Millennials’ Passions Influence Their Decisions
By Anne Taylor
Millennials sometimes get a bad rap, accused of having a sense of entitlement. And yet these individuals – born between 1981 and 1996 – are among the most passionate and optimistic of all generations. If any group is likely to think outside the box, it’s Millennials.
While that might paint a rosy picture, for businesses it’s also a complication. They’ll have to do a similar amount of outside-the-box thinking to influence this generation’s purchasing and employment decisions. Millennials are less likely to be persuaded by traditional factors – like performance and quality – when making employment and buying decisions. The generation that is now raising young families goes against the grain, making it more difficult for businesses to influence them.
For most people some level of emotion is evoked when making a decision about what to buy or who to work for. And while the type and intensity of emotion varies, it can further influence their considerations in the decision-making process. We wanted to understand the effect of these passions, as well as their significance in terms of generational thinking on global issues.
The SAP Insights research group sampled 10,000 Canadians and Americans in an online survey during January 2020. To discern their levels of passion, or emotional intensity, individuals were presented with 17 global issues, including climate change, education, and work-life balance. After selecting the ones that mattered most to them, they were asked to attach their emotional rating to each one, choosing from 12 different emotions, such as admiration, disgust, and enthusiasm. Emotions were equally balanced between positive and negative. Using their responses, we generated a standardized Emotional Index to capture the strength of participants’ emotions across all global issues.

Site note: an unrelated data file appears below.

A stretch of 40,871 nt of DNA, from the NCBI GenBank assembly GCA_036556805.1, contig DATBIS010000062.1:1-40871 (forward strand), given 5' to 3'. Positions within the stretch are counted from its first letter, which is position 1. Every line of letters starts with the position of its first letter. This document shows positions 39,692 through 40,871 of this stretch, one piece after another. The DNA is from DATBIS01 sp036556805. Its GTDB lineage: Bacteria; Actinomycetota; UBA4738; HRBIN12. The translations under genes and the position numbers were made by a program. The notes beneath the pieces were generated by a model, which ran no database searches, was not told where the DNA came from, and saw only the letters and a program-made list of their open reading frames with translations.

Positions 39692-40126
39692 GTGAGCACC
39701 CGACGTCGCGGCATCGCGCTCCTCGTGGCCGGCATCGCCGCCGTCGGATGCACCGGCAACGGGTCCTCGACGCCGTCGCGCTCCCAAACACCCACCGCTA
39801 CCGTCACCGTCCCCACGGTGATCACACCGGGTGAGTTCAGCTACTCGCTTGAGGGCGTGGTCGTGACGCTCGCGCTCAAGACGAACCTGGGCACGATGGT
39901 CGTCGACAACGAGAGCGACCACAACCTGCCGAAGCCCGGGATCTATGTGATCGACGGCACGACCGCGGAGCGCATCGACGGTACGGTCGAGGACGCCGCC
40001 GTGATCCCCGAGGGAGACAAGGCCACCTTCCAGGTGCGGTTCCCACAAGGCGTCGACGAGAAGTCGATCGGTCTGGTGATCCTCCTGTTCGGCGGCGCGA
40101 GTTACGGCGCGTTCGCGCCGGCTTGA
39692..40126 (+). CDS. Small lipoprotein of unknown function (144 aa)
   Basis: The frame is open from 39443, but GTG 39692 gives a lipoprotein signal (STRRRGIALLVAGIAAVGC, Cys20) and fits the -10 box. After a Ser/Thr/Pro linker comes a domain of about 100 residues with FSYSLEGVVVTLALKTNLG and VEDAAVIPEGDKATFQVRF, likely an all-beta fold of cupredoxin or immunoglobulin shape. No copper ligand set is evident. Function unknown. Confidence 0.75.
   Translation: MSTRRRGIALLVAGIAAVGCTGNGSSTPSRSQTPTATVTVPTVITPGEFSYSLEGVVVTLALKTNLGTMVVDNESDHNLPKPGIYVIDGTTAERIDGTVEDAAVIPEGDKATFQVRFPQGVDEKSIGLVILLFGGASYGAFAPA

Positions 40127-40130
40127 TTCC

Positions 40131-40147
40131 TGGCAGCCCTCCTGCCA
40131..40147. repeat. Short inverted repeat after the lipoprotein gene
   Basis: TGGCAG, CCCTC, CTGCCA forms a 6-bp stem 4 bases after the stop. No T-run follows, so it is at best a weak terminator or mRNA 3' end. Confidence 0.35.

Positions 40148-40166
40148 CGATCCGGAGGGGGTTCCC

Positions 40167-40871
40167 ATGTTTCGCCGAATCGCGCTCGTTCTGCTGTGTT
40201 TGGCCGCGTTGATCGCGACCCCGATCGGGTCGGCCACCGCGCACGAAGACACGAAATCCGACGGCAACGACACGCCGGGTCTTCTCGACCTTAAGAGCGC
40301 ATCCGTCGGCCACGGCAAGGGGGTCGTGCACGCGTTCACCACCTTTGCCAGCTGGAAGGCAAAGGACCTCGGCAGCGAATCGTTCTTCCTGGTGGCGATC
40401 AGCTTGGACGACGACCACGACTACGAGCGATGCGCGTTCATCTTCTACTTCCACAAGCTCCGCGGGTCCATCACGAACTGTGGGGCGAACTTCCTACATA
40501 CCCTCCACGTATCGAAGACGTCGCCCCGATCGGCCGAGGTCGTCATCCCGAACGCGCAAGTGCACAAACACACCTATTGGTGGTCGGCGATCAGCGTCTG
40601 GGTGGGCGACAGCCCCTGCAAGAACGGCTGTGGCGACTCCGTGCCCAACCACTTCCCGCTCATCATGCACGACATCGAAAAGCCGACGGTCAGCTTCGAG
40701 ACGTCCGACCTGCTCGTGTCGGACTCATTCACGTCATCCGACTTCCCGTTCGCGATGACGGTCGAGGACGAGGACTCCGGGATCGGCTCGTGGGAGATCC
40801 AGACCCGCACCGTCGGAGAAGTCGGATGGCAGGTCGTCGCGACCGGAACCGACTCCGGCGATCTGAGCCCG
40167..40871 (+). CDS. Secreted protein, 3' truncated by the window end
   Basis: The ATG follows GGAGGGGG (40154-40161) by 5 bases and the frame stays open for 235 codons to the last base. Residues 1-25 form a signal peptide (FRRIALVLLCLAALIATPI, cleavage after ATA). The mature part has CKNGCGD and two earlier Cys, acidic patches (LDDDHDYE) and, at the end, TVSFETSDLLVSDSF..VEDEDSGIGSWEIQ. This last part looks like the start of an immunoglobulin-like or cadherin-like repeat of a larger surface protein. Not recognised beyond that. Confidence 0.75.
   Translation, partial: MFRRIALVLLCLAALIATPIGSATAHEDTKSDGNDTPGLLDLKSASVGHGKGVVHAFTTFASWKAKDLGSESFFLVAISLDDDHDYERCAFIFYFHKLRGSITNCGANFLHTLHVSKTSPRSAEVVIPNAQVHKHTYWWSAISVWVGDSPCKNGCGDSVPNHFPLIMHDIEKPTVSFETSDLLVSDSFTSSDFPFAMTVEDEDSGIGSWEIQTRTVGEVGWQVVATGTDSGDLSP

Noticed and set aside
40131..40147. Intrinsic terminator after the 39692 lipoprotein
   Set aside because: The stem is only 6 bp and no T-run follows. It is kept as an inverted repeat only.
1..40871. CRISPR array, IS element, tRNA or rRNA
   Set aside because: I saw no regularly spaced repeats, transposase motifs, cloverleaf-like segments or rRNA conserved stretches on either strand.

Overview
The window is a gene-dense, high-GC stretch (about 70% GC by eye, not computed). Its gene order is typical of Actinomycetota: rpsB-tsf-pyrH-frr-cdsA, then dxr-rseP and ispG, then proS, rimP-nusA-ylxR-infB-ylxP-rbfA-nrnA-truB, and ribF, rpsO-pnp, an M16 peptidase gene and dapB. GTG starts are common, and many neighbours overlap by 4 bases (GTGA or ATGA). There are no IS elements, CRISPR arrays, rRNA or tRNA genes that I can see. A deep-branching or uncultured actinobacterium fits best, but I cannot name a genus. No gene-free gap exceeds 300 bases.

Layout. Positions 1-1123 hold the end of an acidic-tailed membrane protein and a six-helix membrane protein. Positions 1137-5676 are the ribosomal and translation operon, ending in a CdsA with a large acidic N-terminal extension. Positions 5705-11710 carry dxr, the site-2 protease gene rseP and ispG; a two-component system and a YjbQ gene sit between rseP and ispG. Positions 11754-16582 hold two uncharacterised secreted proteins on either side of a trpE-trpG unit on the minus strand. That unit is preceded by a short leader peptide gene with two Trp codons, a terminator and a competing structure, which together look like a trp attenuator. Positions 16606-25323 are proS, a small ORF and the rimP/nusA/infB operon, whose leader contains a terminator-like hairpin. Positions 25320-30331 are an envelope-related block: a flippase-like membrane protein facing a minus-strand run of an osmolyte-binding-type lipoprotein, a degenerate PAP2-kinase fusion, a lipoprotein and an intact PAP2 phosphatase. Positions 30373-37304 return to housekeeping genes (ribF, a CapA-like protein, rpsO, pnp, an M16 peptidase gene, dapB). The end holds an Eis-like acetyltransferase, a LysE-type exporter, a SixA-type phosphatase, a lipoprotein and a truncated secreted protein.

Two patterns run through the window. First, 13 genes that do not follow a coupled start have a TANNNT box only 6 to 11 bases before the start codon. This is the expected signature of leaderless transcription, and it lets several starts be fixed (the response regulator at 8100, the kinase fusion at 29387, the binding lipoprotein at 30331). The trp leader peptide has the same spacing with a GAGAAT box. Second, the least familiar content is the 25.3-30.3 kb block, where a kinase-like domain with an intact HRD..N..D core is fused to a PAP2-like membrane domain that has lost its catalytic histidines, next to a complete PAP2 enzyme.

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We then identified areas of intensity and specific displays of passion around different issues. A group we defined as the Passionates compromise 20% of our respondent base across all generations. Their strong feelings clearly influence their purchasing and employment decisions. For example, 68% of Millennials said a business leader’s position on societal issues affects their buying behavior compared with 73% of the Passionates.
Based on the Emotional Index, we discovered that each generation places different and varying levels of passion and dispassion on global issues – which affect their buying and employment decisions. And, we found that Millennials, to be sure, are unique.
Issues that matter to Millennials
Millennials as a whole also demonstrate more optimism about the future than the other generations.
They are more passionate than the older generations, with 27.2% falling into the Passionate group compared to 14.2% of Baby Boomers and 18% of Generation X. They’re bested only by Gen Z (31.6%).
Specifically, Millennials place greater importance on issues like work-life balance and income inequality than other generations. Millennials and the even younger Generation Z also rate education higher than older generations.
And when individual generations are compared, sustainable sourcing is seemingly an outlier. Baby Boomers feel more strongly than Millennials about several environmental issues, such as climate change (46.9% vs. 37.8%), recycling (31.4% vs. 21.5%), access to clean water (25.6% vs. 18.7%), and biodiversity (15.2% vs. 13.8%).
These differences may be aligned with the optimism of youth, which tends to believe that current strategies can be course-corrected. Related to that, the younger generations may be taking into account evidence of what doesn’t work. For example, recycling efforts can have a negative impact on third-world nations, which have become dumping grounds for first-world countries. As a result, Millennials may be placing passion in areas where they have a better chance of making a difference.
Overall, the optimistic nature of Millennials makes them more open to new ideas. And yet, businesses may have more difficulty meeting this group’s expectations.